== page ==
Over the years, Grace worked at Rotary Manor and Woolworth. She also worked for a brief time in the oil fields as a camp cook, and on occasion she would sell some of their produce to the Overwaitea store in Dawson Creek.
Grace was a member of the Landry Women's Institute, and was involved in the startup of the "Night of Country Sounds". Other interests of Grace were painting, gardening, and being the family historian.
On Tuesday, Nov. 9, Grace died after a short bout with cancer. Grace is survived by her husband of nearly 48 years, Gordon; four sons Tom, Roy, Bryan and David, and one daughter Sharon Lavandier, and numerous grandchildren. Also mourning her loss are two brothers, Pat and Danny Ryan; one half-brother George Graham; and two sisters, Marjorie Reinitz and Colleen Seidl.
She was predeceased in death by two brothers, Norman and Bob, and by one sister, Sheila. Grace was also predeceased in death by her mother Effie Ryan this past May.
A memorial service for Grace was held on Saturday, Nov. 13 at 2 p.m. from Reynar's Chapel in Dawson Creek. Rev. Weist officiated the service.
Services were under the care of Reynar's Funeral Home and Crematorium.

Harry Ruscheinski
1938 - 2000
On March 8, 2000 at the age of 61, Harry Ruscheinski passed away suddenly at his home in Tupper British Columbia. A funeral mass was held at 10:00 am on March 15, 2000 at the Notre Dame Roman Catholic Church, Dawson Creek, with Father Chris Lynch officiating. He was laid to rest at the Tomslake Community Cemetery.
Harry was born on August 27, 1938 in Karumurat, Romania to Peter and Monica Ruscheinski. He was the second of five children. As a young child, Harry saw many of the ravages of war first hand, as his family was forced to move several times leaving property, livestock and personal belongings behind. Although times were hard, Harry always managed to keep himself entertained, whether it was on a field playing soccer with his buddies, his involvement with the Boy Scouts, or tearing out parts and checking out the inner workings of some abandoned war machine.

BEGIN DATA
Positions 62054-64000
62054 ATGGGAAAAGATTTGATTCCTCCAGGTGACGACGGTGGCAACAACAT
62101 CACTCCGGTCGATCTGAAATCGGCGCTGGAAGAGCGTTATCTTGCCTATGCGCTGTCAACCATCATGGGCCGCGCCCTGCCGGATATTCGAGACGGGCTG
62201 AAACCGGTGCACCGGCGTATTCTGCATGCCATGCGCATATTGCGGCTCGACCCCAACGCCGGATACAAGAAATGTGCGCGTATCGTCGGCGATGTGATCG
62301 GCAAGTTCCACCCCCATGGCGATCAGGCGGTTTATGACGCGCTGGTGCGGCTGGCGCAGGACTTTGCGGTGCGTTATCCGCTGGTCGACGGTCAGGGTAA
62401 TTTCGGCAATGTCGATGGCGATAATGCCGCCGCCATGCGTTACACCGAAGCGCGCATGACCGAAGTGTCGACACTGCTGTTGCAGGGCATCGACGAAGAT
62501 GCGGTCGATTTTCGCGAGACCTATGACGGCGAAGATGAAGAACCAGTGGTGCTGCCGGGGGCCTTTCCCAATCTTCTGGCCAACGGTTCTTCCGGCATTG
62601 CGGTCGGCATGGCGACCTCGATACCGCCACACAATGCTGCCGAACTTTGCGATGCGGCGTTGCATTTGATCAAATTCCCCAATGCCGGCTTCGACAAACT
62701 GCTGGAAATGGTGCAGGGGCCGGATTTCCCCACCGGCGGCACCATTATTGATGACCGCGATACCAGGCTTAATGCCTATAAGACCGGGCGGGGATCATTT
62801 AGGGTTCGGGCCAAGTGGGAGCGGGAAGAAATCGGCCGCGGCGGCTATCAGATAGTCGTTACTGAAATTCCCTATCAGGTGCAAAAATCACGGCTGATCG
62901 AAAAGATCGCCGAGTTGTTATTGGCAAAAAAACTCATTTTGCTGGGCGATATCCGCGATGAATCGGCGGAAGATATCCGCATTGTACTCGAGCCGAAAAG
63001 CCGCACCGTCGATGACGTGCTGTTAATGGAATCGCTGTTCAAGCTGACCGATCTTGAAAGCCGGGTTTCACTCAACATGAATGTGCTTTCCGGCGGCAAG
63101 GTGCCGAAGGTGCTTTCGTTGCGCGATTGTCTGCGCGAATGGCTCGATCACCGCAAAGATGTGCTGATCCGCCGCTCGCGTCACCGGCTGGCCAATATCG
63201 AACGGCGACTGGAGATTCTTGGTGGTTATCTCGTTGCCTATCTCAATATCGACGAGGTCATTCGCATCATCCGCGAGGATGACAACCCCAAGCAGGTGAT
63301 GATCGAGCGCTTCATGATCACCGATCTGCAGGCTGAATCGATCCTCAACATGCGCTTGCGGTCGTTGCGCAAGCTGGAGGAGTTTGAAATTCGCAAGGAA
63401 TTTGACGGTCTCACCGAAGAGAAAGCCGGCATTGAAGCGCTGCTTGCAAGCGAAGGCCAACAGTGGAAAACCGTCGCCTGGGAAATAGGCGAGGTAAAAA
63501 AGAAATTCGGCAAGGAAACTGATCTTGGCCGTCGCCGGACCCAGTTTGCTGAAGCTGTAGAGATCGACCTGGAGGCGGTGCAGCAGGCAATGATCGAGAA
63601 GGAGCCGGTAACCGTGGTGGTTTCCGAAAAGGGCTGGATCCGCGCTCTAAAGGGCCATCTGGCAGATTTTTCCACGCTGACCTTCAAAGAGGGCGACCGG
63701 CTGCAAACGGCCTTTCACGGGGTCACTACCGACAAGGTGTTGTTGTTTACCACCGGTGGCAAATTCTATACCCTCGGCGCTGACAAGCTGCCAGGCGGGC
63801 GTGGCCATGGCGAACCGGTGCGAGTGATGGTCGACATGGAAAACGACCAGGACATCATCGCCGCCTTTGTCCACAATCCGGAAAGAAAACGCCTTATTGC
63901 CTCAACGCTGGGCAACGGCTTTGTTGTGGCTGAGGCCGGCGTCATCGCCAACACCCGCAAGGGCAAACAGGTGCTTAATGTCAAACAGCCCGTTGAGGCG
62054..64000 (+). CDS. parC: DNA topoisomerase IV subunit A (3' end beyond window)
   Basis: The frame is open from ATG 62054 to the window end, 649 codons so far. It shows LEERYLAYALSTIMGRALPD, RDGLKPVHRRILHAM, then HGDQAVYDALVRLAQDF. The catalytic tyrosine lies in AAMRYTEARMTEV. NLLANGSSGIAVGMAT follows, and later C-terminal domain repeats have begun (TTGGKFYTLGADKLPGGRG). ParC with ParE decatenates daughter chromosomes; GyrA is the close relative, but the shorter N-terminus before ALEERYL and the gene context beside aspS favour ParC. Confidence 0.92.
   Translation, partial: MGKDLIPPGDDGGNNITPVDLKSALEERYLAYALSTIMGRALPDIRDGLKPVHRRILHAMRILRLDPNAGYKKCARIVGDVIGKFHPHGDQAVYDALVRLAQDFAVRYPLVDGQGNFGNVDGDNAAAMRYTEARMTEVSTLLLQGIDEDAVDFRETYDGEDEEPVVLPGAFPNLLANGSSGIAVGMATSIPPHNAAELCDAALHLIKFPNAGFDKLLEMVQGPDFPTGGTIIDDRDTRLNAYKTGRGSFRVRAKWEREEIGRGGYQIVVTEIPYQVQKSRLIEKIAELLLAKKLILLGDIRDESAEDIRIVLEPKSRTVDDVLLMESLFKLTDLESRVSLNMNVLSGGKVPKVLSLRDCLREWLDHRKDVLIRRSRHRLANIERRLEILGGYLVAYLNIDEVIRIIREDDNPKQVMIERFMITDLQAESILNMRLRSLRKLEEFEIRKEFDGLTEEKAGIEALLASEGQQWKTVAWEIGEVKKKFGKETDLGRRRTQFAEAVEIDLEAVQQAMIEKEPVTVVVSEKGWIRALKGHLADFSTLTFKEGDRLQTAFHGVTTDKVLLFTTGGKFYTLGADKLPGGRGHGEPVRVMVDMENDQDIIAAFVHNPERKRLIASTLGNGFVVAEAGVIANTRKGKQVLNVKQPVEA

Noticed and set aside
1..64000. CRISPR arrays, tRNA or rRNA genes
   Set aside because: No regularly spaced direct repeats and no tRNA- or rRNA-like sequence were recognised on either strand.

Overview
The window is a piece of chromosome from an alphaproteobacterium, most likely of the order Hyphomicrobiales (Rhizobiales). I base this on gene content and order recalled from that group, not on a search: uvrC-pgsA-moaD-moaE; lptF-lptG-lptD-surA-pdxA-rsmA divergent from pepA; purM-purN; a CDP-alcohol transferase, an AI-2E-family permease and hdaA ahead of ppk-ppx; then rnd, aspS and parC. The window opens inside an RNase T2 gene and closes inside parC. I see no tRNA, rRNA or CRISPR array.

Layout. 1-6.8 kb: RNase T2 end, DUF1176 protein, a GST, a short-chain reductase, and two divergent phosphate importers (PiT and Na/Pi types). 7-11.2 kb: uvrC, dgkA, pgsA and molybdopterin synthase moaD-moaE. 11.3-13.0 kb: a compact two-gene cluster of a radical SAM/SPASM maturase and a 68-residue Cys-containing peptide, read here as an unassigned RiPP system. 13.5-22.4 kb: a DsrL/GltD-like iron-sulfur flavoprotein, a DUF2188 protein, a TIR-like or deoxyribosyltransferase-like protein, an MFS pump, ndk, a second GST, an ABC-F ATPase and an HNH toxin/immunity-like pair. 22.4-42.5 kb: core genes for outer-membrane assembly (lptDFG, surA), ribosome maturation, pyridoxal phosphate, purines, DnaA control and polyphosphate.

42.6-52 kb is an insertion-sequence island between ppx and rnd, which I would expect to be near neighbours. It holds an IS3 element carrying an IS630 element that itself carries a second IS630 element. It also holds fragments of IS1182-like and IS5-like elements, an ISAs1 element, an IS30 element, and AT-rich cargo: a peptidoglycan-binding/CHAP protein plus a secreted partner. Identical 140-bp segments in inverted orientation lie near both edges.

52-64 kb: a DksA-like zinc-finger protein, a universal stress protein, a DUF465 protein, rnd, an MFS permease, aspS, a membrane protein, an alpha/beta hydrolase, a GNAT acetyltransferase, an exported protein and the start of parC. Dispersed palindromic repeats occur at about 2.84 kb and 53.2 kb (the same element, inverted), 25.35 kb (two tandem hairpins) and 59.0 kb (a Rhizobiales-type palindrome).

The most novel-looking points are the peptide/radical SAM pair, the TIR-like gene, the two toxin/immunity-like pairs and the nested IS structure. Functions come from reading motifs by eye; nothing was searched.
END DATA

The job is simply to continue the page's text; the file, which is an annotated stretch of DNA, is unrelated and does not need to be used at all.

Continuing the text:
Harry told many interesting stories of his childhood. One of which was about a Russian soldier he and his friends nicknamed 'Moi Twoi'. The Russian soldier had just received his daily ration consisting of a piece of bread and an onion and was about to sit down and eat; Harry showed up and the soldier said, "moi twoi", ('a piece for me and a piece for you'), as he divided his ration. Along came another child and he again said, "moi twoi", leaving himself with only a quarter of his original ration. The children kept showing up until Moi Twoi no longer had any food for himself. He left in a rage, cursing in Russian, but would have sooner starved than see the kids go without. Moi Twoi, who had left behind similar aged children back in Russia as he went to fight in the war, became very protective of Harry, his brothers, and his friends, and was quite prepared to shoot any adult that would bring any harm to them.